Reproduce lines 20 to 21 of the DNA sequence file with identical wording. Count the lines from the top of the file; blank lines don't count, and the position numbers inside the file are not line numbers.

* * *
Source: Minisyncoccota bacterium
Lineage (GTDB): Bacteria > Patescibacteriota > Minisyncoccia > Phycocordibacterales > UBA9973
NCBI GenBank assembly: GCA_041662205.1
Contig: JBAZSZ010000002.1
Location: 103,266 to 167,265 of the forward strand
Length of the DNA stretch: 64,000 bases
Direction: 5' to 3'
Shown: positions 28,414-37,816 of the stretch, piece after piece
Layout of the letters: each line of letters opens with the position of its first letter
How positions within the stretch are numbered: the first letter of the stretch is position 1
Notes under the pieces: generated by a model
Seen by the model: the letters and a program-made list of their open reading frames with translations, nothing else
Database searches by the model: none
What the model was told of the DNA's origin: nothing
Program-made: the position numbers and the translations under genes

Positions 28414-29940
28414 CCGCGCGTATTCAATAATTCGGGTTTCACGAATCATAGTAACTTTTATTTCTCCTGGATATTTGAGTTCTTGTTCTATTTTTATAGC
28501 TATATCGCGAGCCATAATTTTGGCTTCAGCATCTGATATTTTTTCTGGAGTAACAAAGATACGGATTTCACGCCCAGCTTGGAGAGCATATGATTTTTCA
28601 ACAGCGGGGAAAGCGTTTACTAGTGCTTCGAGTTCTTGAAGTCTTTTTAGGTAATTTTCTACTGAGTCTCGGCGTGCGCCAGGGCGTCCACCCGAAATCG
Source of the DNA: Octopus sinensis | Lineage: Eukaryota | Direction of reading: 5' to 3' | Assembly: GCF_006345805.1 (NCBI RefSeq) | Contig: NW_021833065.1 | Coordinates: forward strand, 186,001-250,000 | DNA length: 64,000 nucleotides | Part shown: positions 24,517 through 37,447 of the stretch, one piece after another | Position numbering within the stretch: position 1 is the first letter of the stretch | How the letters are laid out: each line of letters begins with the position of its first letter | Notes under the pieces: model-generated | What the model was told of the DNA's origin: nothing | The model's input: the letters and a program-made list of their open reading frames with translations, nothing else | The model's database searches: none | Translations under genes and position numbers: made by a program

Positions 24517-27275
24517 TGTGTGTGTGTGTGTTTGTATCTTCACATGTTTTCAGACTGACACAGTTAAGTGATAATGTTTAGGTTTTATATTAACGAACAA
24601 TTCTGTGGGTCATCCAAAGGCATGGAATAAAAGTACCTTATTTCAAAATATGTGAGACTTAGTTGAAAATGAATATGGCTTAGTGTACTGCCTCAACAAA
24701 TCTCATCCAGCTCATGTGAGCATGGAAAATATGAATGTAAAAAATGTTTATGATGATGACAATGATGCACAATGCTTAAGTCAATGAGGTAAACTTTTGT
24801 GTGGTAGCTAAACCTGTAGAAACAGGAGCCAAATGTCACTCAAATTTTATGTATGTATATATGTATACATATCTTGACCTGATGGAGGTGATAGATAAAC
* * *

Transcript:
Source of the DNA: Octopus sinensis | Lineage: Eukaryota | Direction of reading: 5' to 3' | Assembly: GCF_006345805.1 (NCBI RefSeq) | Contig: NW_021833065.1 | Coordinates: forward strand, 186,001-250,000 | DNA length: 64,000 nucleotides | Part shown: positions 24,517 through 37,447 of the stretch, one piece after another | Position numbering within the stretch: position 1 is the first letter of the stretch | How the letters are laid out: each line of letters begins with the position of its first letter | Notes under the pieces: model-generated | What the model was told of the DNA's origin: nothing | The model's input: the letters and a program-made list of their open reading frames with translations, nothing else | The model's database searches: none | Translations under genes and position numbers: made by a program

Positions 24517-27275